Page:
Mark Harris

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Last Updated on May 5, 2015, by eNotes Editorial. Word Count: 252

Fimrite, Ron. “Fiction in a Diamond Setting: Mark Harris’s Novels Sparkle with Hard-Edged Realism.” Sports Illustrated 73 (October 15, 1990): 117-122. A biographical and critical profile of Harris. Fimrite details the evolution of serious literature on baseball. Notes the influence of Ring Lardner and Mark Twain on Harris’s baseball books.

Harris, Mark. Best Father Ever Invented: The Autobiography of Mark Harris. New York: Dial Press, 1976. In his autobiography, written during the 1960’s and published in 1976, Harris portrays himself as depressed over his work, categorizing his earlier baseball novel, The Southpaw, as “facile realism in a facile style.” A fascinating early self-portrait of a writer who has since come to terms with himself and his writing.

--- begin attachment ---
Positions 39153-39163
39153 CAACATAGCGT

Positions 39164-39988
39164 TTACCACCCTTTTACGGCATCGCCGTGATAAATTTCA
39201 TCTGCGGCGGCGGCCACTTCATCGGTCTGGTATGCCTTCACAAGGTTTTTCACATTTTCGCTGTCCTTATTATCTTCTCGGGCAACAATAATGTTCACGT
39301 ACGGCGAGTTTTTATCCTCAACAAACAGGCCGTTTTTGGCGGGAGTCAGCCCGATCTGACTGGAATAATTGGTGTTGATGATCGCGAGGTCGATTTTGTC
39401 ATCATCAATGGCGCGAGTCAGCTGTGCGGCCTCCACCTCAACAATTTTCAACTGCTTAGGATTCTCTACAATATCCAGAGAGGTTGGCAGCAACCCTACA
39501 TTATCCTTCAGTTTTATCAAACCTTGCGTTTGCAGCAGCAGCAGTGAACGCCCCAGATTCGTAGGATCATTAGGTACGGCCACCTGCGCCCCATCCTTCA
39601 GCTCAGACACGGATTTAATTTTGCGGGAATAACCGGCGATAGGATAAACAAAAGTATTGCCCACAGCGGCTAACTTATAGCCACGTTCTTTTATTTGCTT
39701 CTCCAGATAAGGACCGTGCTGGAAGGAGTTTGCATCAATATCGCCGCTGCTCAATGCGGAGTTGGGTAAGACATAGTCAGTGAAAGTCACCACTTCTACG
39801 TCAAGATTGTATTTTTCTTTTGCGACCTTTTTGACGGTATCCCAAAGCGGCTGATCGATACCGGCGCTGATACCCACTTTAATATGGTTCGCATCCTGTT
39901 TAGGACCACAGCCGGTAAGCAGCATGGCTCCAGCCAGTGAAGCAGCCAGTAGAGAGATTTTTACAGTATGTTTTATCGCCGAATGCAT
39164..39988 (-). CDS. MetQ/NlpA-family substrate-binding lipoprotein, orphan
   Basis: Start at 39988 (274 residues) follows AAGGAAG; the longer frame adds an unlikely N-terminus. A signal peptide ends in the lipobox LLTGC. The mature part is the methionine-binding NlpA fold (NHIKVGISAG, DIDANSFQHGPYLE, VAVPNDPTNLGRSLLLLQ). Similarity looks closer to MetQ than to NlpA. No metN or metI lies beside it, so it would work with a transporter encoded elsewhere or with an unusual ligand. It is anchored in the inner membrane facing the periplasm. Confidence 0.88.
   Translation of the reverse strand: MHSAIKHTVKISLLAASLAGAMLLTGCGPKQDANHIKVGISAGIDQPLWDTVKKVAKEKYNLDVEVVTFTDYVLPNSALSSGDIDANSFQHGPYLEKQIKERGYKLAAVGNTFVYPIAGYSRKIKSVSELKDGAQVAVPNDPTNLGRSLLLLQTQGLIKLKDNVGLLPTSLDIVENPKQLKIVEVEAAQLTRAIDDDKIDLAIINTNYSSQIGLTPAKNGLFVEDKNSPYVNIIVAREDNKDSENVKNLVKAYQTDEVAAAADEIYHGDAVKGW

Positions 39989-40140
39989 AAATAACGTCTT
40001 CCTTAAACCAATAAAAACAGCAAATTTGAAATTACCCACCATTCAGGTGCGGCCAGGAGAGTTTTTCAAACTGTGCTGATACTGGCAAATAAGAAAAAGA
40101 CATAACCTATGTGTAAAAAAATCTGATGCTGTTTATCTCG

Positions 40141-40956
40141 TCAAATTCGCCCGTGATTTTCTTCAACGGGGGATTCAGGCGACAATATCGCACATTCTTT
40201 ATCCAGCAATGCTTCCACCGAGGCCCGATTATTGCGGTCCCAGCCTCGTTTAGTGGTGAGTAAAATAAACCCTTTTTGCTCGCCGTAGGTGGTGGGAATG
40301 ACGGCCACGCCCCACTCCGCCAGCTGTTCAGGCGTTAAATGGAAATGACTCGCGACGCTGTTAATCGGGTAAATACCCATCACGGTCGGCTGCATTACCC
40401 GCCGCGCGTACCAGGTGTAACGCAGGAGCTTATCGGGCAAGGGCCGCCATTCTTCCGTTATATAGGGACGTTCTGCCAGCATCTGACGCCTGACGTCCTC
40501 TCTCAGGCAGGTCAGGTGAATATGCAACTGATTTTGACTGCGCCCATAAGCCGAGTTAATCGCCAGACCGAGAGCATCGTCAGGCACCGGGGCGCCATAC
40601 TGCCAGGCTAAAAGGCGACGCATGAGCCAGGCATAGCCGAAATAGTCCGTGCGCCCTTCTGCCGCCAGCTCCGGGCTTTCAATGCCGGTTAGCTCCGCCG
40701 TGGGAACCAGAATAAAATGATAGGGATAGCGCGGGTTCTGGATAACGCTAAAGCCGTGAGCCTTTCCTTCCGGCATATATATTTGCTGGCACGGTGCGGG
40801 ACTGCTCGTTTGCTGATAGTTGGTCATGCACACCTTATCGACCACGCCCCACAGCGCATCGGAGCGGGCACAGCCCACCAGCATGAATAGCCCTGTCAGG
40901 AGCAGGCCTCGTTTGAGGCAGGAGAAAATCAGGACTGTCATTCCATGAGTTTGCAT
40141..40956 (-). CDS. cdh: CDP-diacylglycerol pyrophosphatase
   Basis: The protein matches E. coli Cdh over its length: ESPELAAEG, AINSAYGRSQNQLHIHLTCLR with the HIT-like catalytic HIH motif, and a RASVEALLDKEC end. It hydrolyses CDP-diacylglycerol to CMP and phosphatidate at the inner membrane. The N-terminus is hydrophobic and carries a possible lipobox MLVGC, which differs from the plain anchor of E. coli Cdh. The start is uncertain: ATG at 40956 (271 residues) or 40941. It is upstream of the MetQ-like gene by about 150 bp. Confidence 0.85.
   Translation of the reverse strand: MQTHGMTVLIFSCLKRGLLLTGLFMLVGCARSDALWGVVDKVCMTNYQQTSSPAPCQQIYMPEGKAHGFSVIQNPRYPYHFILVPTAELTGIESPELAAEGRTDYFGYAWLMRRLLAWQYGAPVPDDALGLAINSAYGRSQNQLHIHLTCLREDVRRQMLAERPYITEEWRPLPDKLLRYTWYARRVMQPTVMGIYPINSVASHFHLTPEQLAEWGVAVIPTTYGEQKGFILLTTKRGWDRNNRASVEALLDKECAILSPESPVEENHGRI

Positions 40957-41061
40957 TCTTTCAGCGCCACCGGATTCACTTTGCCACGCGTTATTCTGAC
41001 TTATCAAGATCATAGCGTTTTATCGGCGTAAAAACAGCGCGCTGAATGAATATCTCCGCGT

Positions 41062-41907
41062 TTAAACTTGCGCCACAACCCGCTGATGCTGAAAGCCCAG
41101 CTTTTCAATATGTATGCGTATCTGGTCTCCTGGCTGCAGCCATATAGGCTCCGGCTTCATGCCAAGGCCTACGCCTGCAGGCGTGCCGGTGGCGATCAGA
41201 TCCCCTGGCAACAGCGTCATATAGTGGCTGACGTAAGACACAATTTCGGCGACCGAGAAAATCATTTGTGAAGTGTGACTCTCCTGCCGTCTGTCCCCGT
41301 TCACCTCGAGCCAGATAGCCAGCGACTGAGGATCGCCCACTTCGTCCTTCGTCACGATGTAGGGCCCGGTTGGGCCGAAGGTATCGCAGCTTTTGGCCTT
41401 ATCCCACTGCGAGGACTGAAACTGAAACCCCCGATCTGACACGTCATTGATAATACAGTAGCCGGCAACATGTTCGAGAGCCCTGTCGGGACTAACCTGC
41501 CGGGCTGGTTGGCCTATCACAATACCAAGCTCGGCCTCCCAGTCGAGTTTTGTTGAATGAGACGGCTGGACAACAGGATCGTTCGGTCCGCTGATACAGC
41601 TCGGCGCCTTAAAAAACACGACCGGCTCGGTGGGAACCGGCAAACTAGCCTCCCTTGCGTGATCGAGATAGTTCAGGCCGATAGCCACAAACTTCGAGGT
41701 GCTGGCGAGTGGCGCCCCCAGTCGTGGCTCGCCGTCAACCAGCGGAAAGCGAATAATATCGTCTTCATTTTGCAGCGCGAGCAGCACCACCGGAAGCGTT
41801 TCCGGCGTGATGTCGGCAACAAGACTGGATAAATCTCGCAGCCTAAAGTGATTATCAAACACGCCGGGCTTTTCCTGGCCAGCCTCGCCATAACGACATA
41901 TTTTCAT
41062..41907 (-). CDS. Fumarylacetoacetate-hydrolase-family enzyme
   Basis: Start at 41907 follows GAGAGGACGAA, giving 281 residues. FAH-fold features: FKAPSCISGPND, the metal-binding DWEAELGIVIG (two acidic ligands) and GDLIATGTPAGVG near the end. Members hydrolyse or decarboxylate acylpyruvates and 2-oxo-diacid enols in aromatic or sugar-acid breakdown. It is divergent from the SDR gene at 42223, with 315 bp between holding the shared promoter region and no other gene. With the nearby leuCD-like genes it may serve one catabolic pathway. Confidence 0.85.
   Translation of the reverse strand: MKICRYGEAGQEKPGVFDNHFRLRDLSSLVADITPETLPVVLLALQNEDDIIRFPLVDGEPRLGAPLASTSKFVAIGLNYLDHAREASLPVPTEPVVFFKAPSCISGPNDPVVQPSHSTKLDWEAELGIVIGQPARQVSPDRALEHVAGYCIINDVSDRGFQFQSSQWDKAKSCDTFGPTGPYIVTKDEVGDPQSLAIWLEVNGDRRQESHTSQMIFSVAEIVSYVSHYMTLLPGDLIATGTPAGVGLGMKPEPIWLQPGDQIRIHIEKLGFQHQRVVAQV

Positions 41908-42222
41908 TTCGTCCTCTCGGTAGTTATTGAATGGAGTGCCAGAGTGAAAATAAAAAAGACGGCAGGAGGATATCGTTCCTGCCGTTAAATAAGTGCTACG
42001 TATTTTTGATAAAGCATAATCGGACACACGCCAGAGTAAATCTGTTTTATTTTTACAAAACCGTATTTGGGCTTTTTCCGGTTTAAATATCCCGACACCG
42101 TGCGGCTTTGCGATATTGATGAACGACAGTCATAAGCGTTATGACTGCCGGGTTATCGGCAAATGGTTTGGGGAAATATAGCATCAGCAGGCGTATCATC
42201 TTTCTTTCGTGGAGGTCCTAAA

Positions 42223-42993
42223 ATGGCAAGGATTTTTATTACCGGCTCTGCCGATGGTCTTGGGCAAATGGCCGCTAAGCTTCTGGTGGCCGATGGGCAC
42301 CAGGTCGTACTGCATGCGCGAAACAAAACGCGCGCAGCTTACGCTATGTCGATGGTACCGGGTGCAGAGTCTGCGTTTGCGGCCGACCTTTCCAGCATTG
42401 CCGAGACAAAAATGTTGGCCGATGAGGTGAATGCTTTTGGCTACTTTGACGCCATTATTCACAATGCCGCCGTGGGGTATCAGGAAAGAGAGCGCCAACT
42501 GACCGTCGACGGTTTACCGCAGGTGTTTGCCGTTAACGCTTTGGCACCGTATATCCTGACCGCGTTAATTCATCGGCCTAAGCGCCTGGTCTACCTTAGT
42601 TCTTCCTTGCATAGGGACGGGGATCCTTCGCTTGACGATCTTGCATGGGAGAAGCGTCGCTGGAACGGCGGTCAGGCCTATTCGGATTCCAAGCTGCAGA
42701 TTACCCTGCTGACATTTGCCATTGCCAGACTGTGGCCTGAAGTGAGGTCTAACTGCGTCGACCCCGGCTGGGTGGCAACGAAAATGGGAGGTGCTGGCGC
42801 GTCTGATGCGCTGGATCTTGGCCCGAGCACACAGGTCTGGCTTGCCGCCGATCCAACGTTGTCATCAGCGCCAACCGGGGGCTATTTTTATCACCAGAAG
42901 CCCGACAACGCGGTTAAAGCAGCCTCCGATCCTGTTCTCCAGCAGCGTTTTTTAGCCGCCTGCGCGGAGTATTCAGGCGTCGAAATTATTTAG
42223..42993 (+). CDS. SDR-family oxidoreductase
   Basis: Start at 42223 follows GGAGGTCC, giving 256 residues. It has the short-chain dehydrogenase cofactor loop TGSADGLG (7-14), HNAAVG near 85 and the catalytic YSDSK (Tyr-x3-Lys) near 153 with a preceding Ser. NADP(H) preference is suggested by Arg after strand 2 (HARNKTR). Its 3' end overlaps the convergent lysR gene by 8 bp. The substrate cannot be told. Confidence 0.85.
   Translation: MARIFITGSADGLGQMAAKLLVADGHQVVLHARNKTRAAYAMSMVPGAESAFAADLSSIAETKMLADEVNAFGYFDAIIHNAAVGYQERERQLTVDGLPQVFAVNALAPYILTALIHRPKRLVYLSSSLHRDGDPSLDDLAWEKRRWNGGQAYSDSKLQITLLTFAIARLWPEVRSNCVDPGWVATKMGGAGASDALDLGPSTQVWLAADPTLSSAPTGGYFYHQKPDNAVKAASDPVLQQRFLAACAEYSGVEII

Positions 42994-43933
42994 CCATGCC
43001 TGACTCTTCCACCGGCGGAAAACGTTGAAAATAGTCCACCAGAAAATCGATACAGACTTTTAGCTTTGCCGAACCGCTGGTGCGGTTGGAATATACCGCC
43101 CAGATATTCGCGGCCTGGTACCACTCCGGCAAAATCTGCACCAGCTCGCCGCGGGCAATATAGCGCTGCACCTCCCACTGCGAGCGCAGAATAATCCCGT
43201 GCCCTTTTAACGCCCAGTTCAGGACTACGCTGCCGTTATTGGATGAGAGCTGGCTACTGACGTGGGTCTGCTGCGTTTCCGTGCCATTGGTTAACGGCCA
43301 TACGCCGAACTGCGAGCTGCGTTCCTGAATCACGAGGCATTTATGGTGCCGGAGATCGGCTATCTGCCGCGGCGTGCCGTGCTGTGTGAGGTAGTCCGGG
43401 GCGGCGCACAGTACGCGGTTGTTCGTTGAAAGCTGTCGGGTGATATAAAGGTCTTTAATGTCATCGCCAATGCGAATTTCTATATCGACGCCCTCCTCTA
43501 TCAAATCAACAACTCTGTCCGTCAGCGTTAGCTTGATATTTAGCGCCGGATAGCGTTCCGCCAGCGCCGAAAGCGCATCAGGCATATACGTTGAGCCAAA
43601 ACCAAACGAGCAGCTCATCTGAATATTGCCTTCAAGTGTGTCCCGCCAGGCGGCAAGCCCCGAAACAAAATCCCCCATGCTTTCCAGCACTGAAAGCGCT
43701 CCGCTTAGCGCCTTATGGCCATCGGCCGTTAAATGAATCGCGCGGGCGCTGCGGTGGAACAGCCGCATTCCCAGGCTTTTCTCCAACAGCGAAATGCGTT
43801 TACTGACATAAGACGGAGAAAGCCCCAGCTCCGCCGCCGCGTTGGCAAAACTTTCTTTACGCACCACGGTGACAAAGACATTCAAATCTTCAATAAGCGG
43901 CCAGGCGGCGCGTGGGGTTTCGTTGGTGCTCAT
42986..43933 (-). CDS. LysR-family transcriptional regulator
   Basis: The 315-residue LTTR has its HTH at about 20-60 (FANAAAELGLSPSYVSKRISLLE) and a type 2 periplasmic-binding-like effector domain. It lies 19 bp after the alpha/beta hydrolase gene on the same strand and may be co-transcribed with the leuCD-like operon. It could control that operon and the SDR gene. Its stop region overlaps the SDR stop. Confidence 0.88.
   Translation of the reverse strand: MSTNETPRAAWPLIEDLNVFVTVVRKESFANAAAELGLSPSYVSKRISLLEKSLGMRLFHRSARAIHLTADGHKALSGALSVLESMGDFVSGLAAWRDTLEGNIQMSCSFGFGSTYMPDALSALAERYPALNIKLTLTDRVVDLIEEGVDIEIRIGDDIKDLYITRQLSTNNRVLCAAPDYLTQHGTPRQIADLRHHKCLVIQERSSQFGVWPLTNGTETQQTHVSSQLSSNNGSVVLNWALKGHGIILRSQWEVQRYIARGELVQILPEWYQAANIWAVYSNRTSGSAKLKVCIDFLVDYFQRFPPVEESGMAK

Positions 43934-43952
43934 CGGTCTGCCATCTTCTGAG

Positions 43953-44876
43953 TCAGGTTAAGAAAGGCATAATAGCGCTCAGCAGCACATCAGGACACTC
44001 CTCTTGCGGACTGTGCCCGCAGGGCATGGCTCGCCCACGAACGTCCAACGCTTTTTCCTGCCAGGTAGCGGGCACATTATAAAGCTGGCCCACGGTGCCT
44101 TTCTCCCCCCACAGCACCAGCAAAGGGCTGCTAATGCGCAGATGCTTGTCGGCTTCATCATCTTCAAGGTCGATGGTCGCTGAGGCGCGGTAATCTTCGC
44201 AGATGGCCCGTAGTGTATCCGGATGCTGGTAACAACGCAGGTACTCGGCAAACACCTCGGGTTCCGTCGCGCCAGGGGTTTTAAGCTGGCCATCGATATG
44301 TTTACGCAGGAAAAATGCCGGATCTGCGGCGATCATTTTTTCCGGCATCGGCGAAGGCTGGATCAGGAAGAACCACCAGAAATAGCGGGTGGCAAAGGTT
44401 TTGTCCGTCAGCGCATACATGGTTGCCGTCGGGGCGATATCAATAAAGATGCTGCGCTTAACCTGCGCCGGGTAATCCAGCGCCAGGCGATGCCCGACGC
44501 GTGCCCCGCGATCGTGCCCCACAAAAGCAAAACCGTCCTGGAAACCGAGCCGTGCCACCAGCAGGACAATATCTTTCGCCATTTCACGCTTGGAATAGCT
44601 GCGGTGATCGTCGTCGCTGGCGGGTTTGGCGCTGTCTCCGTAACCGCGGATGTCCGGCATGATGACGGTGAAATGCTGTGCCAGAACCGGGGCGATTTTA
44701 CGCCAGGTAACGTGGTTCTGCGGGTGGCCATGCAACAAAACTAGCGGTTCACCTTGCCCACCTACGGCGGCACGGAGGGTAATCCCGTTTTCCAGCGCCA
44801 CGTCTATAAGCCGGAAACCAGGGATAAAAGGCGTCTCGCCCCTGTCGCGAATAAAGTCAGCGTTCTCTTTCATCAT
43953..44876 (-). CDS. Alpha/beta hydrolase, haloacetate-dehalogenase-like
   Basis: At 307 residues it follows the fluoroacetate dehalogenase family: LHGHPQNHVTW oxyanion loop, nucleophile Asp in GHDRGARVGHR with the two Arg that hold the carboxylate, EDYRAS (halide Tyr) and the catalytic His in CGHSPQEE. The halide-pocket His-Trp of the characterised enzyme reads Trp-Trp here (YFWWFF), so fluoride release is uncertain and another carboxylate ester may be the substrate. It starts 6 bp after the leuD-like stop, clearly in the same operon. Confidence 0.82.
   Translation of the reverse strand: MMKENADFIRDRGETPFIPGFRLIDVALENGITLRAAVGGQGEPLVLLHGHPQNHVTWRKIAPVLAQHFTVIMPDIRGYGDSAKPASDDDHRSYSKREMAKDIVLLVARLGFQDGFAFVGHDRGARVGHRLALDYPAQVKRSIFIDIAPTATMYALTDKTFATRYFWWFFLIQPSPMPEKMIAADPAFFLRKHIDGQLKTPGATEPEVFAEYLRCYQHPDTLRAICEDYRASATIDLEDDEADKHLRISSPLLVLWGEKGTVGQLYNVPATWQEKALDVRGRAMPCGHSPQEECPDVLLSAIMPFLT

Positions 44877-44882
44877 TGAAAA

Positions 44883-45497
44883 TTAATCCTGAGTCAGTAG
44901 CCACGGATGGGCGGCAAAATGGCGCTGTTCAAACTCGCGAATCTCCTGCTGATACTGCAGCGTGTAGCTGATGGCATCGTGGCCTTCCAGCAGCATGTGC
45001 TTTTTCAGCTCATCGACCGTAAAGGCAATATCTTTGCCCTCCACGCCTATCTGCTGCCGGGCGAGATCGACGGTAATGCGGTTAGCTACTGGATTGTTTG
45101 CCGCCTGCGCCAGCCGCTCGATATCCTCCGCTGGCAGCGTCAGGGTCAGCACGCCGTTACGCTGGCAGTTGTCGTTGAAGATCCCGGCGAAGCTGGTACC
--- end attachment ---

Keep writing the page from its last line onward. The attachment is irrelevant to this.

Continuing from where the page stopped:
Harris, Mark. Diamond: Baseball Writings of Mark Harris. New York: Donald I. Fine, 1995. A collection of baseball writings by Harris spanning 1946 through 1993. Provides an illuminating view into Harris’s devotion to the game and the evolution of his thinking on numerous topics. Also included is Harris’s screenplay of the film version of Bang the Drum Slowly.

Lavers, Norman. Mark Harris. Boston: Twayne, 1978. Lavers provides a critical and interpretive study of Harris, with a close reading of his major works, a solid bibliography, and complete notes and references.

Schaefer, William J. “Mark Harris: Versions of (American) Pastoral.” Critique: Studies in Modern Fiction 19, no. 1 (1977): 28-42. An excellent extended critical study of Harris’s fiction.

Stern, Richard. “Self-Invention.” In The Invention of the Real. Athens: University of Georgia Press, 1982. An illuminating examination of Harris’s fusion of autobiography and fiction.

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